After knee replacement surgeryknee replacement surgery, it is important to regain the motion in the knee to re-establish good function. Your participation in a home exercise programhome exercise program is critical in this process. Most surgeons in the United States (as opposed to other regions, such as the U.K) will also rely heavily on outpatient physical therapyphysical therapy.
In the first few weeks of recoveryfirst few weeks of recovery, it is important to remember to exercise, iceice, elevate and rest. Obtaining good range of motion will require hard work. It is common to have swellingswelling after surgery which will limit the amount the knee will bend. Some days the knee will feel good, and other days the knee may have more stiffness and pain. During the recovery process, many patients feel as if their knee is taking "2 steps forward followed by 1 step back."
For some people it will take many weeks to establish good motion. It is important to be patient during this process. Slow, steady progress is the norm. Consistent effort by the patient will produce the best results. It is important to avoid severe pain as over doing it can cause more swelling and hinder the progress. The concept of rest, ice, elevation and exercise is so important, it bears repeating.
Following surgery, some surgeons recommend the use of a CPMCPM (continuous passive motion) machine for up to 3 weeks. However, there is a trend for less use of this machine due to studies showing insignificant long term improvements.
The vast majority of patients attain acceptable movement following knee replacement surgery. The best predictor for achieving satisfactory post-operative motion is having good pre-operative motion. Therefore, patients with particularly poor movement prior to surgery have an increased incidence of stiffness afterwards.
Both bending (flexion) and straightening (extension) is important for good results. The knee should bend at least 90 degrees to avoid certain restrictions. Good motion is important for stair climbing, getting up from a chair, squatting and kneeling. Obtaining full extension allows the knee to “lock out.” This will reduce fatigue of the quadriceps musclesquadriceps muscles when standing for a long period of time. It also allows the knee to function more properly during walking.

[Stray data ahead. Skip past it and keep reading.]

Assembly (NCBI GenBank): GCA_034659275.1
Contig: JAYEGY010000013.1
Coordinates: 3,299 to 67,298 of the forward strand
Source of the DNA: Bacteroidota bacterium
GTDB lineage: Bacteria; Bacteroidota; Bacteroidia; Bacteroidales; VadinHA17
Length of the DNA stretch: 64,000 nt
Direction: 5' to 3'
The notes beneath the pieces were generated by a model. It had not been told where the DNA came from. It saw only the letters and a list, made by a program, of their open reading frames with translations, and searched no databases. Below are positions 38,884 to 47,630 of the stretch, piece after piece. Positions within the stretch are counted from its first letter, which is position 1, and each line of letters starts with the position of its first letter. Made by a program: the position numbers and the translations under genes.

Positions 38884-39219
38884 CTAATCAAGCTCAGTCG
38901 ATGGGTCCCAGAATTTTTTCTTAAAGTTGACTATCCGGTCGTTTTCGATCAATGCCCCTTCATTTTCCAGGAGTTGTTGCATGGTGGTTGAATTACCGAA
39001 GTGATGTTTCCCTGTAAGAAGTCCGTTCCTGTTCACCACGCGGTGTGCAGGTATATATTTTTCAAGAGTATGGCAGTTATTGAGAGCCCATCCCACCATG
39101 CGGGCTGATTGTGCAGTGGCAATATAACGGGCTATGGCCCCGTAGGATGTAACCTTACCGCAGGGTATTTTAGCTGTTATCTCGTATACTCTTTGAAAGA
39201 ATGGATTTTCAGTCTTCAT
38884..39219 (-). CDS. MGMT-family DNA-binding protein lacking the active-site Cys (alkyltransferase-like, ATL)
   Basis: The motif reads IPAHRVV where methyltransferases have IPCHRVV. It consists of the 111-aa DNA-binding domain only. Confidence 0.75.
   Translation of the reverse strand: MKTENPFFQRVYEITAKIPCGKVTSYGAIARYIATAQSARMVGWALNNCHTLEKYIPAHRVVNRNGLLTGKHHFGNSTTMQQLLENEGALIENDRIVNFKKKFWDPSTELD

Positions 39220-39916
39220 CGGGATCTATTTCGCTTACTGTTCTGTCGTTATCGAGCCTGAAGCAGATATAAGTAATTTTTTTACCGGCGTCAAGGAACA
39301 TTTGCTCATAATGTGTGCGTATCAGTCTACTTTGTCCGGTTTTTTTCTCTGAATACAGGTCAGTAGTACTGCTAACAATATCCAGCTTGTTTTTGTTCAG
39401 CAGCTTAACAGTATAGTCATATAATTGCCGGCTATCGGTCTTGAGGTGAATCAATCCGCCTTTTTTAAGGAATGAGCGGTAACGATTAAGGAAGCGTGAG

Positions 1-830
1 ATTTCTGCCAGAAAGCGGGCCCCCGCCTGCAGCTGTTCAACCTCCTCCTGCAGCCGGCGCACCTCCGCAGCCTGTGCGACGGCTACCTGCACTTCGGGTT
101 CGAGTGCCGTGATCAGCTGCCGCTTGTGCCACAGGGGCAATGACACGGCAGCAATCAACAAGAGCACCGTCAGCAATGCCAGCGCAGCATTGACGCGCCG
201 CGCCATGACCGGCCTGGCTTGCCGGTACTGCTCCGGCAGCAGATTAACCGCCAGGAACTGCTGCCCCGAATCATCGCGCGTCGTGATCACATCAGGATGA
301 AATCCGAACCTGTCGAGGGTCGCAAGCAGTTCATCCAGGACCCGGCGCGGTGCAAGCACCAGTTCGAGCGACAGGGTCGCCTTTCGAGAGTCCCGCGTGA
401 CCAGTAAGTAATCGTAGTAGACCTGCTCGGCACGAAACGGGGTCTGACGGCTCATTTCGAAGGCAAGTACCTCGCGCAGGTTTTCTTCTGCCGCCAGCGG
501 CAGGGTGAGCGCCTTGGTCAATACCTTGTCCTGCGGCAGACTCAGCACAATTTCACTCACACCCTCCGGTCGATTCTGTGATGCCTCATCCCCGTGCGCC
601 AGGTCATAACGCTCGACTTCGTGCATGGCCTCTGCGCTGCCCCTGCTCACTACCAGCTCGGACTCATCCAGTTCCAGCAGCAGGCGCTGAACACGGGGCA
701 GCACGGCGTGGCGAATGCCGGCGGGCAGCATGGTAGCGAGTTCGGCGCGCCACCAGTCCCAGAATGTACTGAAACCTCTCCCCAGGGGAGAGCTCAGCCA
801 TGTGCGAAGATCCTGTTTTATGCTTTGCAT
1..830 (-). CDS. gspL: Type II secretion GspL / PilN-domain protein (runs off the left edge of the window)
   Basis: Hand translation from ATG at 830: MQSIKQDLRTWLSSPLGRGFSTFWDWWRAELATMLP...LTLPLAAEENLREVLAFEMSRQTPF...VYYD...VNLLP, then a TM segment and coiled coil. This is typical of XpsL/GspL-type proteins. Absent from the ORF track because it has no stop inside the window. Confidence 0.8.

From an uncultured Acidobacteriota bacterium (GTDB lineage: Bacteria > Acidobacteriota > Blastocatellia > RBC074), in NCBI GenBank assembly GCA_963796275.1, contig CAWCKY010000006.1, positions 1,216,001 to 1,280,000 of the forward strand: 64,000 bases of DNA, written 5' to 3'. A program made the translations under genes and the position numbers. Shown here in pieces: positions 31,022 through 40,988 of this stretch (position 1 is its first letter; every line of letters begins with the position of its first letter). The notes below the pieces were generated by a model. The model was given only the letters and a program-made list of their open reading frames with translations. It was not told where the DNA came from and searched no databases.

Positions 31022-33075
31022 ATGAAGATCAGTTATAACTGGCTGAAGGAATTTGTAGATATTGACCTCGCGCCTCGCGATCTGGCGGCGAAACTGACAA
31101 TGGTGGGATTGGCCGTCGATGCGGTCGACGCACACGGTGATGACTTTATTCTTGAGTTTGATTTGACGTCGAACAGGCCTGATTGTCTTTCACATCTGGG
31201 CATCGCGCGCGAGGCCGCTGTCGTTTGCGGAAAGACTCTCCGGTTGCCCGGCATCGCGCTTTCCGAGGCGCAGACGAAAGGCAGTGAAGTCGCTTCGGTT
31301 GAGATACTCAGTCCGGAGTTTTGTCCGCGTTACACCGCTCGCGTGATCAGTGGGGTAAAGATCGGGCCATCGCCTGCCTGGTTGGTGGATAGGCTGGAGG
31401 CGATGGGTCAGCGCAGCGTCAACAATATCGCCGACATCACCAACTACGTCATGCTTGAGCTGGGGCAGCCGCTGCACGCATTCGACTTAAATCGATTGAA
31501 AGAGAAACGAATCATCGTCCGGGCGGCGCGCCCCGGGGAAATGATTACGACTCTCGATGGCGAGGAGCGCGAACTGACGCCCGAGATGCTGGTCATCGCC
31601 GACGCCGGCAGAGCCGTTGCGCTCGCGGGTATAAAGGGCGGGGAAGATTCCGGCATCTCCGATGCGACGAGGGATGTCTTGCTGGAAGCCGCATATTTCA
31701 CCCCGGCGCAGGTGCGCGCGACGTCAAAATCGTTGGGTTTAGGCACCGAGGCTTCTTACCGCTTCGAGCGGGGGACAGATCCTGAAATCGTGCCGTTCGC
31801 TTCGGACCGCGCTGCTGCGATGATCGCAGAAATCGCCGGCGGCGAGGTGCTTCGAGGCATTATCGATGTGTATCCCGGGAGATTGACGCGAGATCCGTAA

A pedal exerciser, (mini stationary bike) can be used to increase motion and build strength. This exercise will improve endurance of the quadriceps muscles. If you sit closer to the machine, the knee will be forced into more flexion, thus increasing the range of motion. Once good balance can be maintained, the use of a stationary bicycle can be used. Initially, it may be helpful to keep the seat elevated, then slowly lower the seat to create more knee flexion with each peddle stroke.
Despite hard work, some patients will have stiffness in the knee. There are several options available if the knee motion is not progressing appropriately. The surgeon may recommend a dynamic splintdynamic splint to achieve better flexion or extension. This splint can be controlled by the patient to deliver a constant, forceful stretch or bend to the knee.
If the knee does not bend to 90 degrees, the patient may consider a manipulation under anesthesia (MUA). Approximately, 1.8% of patients may require this procedure due to stiffness. During the manipulation, the orthopaedic surgeonorthopaedic surgeon will apply a slow, forceful bend to the knee with constant pressure until there is a release of the adhesions that are preventing motion. This procedure is generally more successful at increasing flexion rather than obtaining more extension.
A manipulation is usually considered between 6-12 weeks after surgery. This procedure can release the adhesions before they create a permanent contracture causing long term stiffness. Additionally, there is some evidence, from studies, that a later manipulation (after 12 weeks) can still provide some benefit. However, as time progresses the manipulation does become less effective.
Following a manipulation under anesthesia, patients typically maintain their improved motion, with an average gain of 35 degrees as measured 5 years after manipulation.
Alternatively, some surgeons will perform an arthroscopy on a stiff knee if a manipulation is not successful or is not indicated. If significant adhesions are created than the surgeon may also consider opening the knee (arthrotomy) and removing the adhesions. However, this procedure does not have uniform good results.